Foreign nurses in Essex recruited to fill training 'lag'

Nurse Image copyright Thinkstock
Image caption Foreign nurses are filling a gap left by British nursing training cuts, some people claim

More than a third of nurses in three Essex hospitals are from overseas due to a shortage of British-trained recruits, the BBC has learned.

Figures from a Freedom of Information request revealed almost half of nurses at Basildon Hospital taken on since April 2012 were not British.

Nurse educator Sarah Lee said cuts to training here had left a skills "lag".

"Importing help in may well be a feature of our health service going forward," she said.

Ms Lee, programme lead for the Adult Nursing degree course at the University of Essex, said cuts made five or six years ago had impacted the number of British-trained nurses available.

"In the wake of what happened at Mid-Staffordshire, trusts nationally realised they needed to work on their nursing levels to ensure quality of care," she said.

"But there's still a three year lead-in time for producing fully-trained nurses here.

"In the medium term, they have no other option than to recruit from abroad."

Essex's foreign recruits:

Image copyright PA
  • At Basildon Hospital, 45% of nurses and 35% of doctors recruited between April 2012 and October 2014 were not from Britain
  • Broomfield Hospital in Chelmsford took on 470 recruits from overseas during that time, out of 1,434 doctors and nurses employed
  • And at Colchester Hospital, 29% of doctors and nurses came from overseas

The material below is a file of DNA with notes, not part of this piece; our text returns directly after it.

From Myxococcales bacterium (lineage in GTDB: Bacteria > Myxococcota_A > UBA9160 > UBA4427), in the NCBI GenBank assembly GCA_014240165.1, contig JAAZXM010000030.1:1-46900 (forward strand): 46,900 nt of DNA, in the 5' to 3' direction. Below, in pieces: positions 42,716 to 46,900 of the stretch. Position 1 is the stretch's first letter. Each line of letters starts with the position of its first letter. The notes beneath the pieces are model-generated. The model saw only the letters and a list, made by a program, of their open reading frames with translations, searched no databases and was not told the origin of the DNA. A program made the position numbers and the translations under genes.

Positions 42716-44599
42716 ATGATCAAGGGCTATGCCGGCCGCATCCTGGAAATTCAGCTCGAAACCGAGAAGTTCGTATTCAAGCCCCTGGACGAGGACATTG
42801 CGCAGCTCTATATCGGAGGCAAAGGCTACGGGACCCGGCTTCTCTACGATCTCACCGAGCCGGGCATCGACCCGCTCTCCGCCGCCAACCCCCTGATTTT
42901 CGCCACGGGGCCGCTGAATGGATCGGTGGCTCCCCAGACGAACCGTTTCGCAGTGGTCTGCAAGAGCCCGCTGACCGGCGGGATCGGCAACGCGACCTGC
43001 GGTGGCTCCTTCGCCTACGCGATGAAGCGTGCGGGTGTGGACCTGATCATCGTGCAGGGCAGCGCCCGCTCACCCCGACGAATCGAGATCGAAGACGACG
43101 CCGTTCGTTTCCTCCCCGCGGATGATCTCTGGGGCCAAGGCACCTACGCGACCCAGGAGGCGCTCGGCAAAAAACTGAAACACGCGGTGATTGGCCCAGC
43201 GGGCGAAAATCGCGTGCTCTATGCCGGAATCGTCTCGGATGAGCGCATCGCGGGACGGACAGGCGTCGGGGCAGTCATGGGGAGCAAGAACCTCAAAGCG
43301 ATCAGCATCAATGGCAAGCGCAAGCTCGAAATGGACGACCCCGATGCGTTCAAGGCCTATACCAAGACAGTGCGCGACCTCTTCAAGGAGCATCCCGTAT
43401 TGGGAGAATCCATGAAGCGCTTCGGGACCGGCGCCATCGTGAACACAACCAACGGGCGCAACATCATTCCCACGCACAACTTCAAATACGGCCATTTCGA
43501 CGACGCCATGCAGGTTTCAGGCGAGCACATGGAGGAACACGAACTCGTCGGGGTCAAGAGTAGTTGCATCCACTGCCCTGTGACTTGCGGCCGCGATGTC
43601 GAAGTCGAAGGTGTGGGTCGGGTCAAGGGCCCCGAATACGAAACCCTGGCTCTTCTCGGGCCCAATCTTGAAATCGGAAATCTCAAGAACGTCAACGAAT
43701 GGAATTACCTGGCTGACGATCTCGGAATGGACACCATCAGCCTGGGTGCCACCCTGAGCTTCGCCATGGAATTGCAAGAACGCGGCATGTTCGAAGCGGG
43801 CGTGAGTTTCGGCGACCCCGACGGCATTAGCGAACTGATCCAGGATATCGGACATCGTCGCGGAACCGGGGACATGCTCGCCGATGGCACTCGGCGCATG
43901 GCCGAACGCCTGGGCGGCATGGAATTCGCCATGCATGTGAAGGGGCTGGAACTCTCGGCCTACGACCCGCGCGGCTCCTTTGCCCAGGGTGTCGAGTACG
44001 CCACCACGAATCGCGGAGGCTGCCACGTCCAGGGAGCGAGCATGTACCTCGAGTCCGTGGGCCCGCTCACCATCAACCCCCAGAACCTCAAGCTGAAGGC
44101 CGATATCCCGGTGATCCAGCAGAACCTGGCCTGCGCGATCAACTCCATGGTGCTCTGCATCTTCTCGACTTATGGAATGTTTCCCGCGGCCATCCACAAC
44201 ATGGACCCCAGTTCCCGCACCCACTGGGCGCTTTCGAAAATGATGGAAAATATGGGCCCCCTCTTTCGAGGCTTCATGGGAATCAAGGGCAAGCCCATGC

• The most popular countries for recruiting nurses are Spain, Portugal, Ireland, Italy and the Philippines.

Source: Freedom of Information request by BBC Essex

Karen Webb, a regional director at the Royal College of Nursing, said nurses from overseas had "always made an important contribution to the NHS".

"The current situation has been caused by poor workforce planning," she said.

"The government's decision to cut back on nurse training places has led to a real shortage of UK nurses.

"This has come at a time when there is a lot of demand for nurses and trusts are having to go overseas to recruit.

"We do expect the numbers of training places to increase but that doesn't help the current situation."

A Department of Health spokesman said: "Doctors and nurses recruited from abroad make a valuable contribution to patient care but they should only work in the NHS if they have the right skills."

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